Is wearing waist beads cultural appropriation

Are Waist Beads cultural appropriation? Here is The Truth!

Here at Kentell we consider waist beads cultural appropriation if you claim it's your creation as a non black person whilst knowing very little about African culture or the reason why women wear waist beads.

In general, we believe there's nothing wrong with wearing waist beads even if you’re from another ethnicity. If we didn't want to share our culture, then we wouldn't be selling them to begin with.

It’s a problem when you change the meaning or disrespect it. Originally and culturally waist beads were meant to be covered and only to be seen by you or your partner.


However, today women wear waist beads as fashionable accessories,  as a natural weight control tool and as a way to tap into their sexy feminine energy.

As you may know, racism and exploitation of African culture has been affecting Black people to this day but Kentell wants to give you the power to choose what category you’d like to be part of: Appropriation or Appreciation? 

Caring about racism in this case would mean appreciating African culture in all its beauty.

If you’d love to grab a set of our authentic waist beads from Ghana or show so she can order some for herself too, FEEL FREE! Because then you’re doing something supportive for the African people.

Shopping with us means supporting people from the country where the waist beads are coming from, in this case, Ghana.

So let me tell you more in order to feel confident of what you’re grabbing and less confused.

Ghanaians babies have waist beads on a few days after birth around the waist, ankles, wrist and right below the knees. As we grow, men stop wearing them whilst us women keep it mostly only around the waist. 

Our grandmas always advise us to wear them in odd numbers like 3,5,7 to bring good luck.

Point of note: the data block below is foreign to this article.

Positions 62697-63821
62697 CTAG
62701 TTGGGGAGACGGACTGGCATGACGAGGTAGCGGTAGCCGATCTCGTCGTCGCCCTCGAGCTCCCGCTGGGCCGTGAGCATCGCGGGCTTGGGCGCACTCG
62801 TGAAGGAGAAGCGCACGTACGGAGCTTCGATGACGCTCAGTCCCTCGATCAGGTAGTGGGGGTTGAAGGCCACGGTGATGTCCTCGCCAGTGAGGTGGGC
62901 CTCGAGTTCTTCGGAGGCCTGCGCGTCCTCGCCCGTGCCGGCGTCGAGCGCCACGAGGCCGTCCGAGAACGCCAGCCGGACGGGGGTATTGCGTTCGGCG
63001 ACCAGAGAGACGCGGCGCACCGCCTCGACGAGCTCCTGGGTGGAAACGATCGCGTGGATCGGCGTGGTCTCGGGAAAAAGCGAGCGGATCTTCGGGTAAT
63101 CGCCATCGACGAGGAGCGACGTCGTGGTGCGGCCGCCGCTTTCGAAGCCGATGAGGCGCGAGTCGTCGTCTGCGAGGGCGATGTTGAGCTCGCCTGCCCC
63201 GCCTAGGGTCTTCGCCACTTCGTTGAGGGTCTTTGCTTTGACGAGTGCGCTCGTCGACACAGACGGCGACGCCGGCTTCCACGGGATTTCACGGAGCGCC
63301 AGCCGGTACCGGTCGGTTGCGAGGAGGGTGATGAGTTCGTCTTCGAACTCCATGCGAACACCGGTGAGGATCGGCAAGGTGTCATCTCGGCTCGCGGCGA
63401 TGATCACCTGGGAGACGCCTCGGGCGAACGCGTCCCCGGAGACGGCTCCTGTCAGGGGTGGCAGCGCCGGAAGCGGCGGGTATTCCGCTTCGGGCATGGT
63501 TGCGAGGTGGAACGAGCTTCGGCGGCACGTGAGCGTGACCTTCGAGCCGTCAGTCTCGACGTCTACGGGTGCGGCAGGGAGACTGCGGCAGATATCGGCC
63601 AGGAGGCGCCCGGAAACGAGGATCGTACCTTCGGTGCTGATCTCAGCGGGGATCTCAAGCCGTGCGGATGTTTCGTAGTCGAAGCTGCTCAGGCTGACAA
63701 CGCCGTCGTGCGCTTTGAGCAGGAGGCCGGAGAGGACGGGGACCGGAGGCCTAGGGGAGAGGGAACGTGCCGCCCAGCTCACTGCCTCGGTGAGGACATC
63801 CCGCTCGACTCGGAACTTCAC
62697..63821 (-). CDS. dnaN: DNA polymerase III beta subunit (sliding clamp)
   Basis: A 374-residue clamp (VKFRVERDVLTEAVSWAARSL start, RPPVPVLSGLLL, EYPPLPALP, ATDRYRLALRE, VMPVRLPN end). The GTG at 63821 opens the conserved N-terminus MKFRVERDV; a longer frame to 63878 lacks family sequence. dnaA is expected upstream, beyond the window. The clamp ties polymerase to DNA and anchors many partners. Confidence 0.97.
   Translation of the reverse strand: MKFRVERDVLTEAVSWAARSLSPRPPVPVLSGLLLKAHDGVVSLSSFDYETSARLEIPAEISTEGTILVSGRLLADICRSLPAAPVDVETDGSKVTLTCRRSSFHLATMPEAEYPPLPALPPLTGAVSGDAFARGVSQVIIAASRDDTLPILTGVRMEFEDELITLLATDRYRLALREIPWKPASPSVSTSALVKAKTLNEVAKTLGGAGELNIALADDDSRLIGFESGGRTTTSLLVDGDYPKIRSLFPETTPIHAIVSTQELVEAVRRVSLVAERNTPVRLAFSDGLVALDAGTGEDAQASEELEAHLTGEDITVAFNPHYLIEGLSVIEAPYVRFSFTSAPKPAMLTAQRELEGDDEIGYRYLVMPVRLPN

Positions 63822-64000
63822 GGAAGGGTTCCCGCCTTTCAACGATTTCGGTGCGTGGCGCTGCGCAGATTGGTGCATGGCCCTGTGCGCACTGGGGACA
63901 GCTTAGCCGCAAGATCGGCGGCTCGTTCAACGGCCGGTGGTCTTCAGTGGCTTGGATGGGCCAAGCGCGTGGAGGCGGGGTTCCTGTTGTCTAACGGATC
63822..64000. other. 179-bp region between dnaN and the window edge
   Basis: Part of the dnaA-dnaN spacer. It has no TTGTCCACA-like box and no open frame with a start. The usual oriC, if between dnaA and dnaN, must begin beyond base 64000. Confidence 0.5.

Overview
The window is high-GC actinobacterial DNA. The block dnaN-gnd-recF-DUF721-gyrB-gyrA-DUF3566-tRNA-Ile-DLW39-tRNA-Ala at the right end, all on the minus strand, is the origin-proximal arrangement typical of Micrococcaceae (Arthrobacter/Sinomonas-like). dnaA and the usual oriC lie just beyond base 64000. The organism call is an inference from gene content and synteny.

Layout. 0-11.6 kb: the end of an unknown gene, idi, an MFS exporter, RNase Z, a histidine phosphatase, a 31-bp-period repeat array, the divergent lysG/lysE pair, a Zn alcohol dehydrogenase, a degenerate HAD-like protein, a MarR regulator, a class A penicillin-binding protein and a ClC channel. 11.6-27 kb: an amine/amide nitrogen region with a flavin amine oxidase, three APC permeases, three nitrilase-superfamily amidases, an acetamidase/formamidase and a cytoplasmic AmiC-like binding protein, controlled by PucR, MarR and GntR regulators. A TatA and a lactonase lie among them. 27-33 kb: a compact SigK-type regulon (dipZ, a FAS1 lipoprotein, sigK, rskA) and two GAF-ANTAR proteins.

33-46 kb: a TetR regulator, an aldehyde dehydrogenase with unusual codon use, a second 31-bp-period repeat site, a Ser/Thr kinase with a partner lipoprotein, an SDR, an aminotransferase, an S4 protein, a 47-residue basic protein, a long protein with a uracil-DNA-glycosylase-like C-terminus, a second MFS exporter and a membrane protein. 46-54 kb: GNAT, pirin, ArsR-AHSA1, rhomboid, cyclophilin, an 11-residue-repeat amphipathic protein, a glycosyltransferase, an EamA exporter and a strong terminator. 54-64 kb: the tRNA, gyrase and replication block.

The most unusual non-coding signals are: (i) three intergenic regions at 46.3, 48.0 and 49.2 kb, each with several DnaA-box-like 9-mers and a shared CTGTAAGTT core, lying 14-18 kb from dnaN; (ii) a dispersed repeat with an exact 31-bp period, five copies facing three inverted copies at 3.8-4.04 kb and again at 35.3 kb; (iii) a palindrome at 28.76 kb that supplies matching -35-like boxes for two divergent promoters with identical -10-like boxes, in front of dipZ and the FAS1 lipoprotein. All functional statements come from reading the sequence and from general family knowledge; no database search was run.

A fun fact about waist beads is that back in the old days if you had waist beads from a teenage age then it meant that you were ready for marriage.

Girls would be trained by the elderly women on how to satisfy and take care of their husbands once they got married. 

And so waist beads would symbolise the ability and readiness to be officially ‘’wifey material’’ once they've undergone all the training necessary including cooking, taking care of the house and also knowing how to satisfy their man at night time.

Also waist beads have been worn in Ghana as a natural way to shape the body, with the strings falling on the waist there’s a natural adaptation of the fat slowly pushing down towards the hips. Resulting in the classic hourglass or Coca cola body shape most African women have and love!

Most times it’s harder to see the difference as an adult. But the best way to make it happen is by wearing multiple waist beads or thicker ones.

As previously mentioned today waist beads are being perceived differently or maybe have lost the exclusive sense it had and have been adopted as a fashion jewellery but they still deserve to be worn by anyone who wants to wear them to reconnect with their culture, to control their weight or to simply feel confident!

So what are you waiting for?


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